Braveheart: Sapphire Series (Blu-ray Review)7 Oct, 2009 By: John Latchem
Rated ‘R’ for brutal medieval warfare.
Stars Mel Gibson, Patrick McGoohan, Sophie Marceau, Angus Macfadyen, Catherine McCormack, Brendan Gleeson.
Mel Gibson’s epic of the life of Scottish hero William Wallace has scarcely looked this good outside of a theater. A beautiful 1080p transfer brings the 1995 best picture Oscar winner to life in high-definition.
A color palette of rich greens and muddy browns lends a gritty, earthy feel to the film, while stunning depictions of battle soak the screen red with blood. And to think, the film became so violent as a result of cutting down the depiction of gore.
Randall Wallace’s screenplay provides a simple yet effective structure for the story of Sir William, who inspired the Scots to fight for their independence from English rule. Even 14 years later, the film remains an effective rebuke of tyranny and a solid piece of entertainment.
It’s also one of the most historically inaccurate presentations ever committed to film. Fortunately, this “Sapphire Series” Blu-ray version includes a few documentaries to set the record straight.
Held over from the special-edition DVD are the featurettes “Tales of William Wallace,” which is more or less the true story of the man, and “A Writer’s Journey,” in which screenwriter Randall Wallace (no relation) describes how he went about fictionalizing the hero’s life.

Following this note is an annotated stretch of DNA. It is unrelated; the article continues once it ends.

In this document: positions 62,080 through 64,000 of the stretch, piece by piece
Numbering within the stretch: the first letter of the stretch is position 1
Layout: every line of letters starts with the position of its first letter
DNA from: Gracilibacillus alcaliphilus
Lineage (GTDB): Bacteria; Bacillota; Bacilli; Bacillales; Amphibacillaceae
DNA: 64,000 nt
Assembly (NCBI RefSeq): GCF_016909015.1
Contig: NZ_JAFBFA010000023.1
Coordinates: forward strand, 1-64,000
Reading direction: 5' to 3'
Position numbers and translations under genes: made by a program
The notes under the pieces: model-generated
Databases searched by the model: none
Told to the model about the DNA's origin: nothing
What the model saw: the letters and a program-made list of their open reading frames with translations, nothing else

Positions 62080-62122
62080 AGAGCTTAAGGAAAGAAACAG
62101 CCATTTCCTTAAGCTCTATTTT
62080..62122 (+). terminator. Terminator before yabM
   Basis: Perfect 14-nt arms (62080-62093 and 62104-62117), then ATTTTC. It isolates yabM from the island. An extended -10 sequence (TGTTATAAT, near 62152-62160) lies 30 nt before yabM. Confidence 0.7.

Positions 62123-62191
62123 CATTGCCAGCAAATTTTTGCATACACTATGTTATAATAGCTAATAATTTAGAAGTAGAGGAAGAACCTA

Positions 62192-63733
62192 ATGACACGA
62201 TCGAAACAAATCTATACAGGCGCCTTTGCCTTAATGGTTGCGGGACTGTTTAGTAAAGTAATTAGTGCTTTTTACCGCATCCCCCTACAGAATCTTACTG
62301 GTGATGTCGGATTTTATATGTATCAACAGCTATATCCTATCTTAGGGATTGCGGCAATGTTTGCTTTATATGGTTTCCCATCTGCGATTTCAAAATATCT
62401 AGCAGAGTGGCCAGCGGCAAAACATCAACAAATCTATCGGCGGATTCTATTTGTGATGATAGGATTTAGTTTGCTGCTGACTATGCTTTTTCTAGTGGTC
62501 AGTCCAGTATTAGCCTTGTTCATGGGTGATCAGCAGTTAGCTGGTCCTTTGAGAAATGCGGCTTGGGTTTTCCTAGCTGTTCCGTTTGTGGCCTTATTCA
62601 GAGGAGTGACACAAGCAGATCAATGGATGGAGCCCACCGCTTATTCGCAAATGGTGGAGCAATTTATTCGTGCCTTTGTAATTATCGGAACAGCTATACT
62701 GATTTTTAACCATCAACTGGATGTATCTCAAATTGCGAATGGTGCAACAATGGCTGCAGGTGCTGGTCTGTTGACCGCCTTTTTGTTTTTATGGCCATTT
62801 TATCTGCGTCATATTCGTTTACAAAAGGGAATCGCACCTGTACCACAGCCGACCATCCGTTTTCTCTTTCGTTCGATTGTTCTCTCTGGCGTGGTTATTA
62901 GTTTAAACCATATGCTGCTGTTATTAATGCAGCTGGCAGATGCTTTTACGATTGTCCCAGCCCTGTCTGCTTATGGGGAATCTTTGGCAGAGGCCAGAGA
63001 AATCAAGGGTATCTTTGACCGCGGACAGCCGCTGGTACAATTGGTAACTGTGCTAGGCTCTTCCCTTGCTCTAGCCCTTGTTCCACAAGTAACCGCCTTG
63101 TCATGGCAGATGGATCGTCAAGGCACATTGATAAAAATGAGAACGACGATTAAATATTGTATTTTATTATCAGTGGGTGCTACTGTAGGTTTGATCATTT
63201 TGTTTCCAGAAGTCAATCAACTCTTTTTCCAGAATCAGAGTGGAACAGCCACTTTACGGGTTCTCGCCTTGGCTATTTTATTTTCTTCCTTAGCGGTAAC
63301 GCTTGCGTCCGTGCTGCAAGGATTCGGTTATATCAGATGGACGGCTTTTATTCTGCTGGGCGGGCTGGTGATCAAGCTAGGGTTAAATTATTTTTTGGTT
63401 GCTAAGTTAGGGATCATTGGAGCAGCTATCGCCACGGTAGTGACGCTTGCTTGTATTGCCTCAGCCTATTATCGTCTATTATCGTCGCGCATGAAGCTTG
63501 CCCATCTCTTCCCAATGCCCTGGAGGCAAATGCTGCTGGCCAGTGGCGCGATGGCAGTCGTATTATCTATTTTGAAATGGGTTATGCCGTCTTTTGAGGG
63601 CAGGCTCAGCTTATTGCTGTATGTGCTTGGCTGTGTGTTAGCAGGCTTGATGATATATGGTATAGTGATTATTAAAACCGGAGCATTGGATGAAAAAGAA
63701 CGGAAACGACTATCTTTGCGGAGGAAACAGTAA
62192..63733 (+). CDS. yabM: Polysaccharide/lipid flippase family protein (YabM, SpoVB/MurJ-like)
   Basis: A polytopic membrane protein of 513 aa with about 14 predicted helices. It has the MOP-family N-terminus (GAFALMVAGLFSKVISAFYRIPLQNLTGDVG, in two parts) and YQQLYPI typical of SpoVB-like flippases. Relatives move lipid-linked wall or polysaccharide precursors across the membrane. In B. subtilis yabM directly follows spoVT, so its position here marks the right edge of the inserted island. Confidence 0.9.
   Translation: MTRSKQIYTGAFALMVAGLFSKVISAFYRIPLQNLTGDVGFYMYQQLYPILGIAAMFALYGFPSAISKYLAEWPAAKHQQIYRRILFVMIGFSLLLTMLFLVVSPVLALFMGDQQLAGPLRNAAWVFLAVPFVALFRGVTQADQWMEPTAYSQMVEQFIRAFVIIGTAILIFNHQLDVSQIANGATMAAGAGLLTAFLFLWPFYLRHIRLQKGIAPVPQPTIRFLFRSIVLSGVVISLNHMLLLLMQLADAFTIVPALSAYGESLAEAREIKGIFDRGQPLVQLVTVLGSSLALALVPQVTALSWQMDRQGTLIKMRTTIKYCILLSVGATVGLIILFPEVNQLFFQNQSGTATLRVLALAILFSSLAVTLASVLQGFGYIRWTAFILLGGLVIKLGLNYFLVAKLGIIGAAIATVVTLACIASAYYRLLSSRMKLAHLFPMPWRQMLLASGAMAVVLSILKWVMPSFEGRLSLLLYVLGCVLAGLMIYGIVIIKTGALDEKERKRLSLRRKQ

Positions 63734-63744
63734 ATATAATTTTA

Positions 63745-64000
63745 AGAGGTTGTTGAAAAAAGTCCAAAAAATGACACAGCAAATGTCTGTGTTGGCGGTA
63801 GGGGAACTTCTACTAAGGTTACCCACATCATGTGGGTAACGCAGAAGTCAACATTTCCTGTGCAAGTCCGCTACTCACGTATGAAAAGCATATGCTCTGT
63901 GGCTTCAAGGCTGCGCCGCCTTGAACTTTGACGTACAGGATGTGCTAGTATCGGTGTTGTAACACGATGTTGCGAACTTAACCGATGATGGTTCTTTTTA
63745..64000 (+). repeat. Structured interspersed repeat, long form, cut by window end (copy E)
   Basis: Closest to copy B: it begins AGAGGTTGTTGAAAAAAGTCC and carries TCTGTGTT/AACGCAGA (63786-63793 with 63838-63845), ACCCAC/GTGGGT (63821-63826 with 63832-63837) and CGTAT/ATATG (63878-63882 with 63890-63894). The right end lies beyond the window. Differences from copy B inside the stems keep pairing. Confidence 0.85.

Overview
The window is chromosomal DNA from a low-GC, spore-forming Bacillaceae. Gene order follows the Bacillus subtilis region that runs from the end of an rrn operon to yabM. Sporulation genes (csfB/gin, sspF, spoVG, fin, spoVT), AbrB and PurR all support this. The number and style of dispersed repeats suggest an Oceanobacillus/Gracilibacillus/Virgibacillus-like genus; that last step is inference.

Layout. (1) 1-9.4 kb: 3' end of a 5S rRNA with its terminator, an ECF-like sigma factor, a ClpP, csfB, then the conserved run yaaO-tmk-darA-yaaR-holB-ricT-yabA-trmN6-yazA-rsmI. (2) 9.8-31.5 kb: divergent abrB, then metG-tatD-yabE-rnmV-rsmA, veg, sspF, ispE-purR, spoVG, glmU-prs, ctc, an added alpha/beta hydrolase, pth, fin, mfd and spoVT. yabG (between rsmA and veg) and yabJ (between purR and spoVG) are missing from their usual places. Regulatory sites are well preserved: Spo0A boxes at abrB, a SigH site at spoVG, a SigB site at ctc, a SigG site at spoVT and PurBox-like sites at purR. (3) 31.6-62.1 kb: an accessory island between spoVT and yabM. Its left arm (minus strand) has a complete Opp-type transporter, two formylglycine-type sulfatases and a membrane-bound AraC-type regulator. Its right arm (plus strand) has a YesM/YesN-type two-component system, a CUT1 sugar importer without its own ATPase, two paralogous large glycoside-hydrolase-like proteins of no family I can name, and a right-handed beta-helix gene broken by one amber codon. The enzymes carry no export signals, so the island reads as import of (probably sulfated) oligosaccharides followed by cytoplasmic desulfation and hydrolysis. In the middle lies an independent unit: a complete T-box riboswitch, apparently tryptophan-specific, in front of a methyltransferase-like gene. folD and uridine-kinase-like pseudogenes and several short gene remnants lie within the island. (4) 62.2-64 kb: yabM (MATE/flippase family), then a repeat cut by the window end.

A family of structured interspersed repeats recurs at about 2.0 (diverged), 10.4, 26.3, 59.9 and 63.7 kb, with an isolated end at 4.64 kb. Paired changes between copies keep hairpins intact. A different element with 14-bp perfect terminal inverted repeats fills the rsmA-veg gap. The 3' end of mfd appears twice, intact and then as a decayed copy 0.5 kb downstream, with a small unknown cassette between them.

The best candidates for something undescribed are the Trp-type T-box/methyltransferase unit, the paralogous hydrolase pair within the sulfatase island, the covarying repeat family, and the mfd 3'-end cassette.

The Blu-ray also includes Gibson’s commentary from the special edition.
New to the Blu-ray is the documentary “Smithfield: Medieval Killing Fields,” about the site of Wallace’s execution at the hands of the English, and “Dimensional Battlefields of the Scottish Rebellion,” a tactical analysis of some of the battles depicted in the film.
There’s also a timeline function that sorts out events from the film, from history and during the production.
Also new is the three-part behind-the-scenes documentary “Braveheart: A Look Back.” This is actually the third different making-of featurette to make it to disc, rendering the earlier DVD iterations extraneous. For completists, however, it means holding on to the earlier DVDs, as the Blu-ray does not include access to BD Live, where the earlier material could presumably have been included.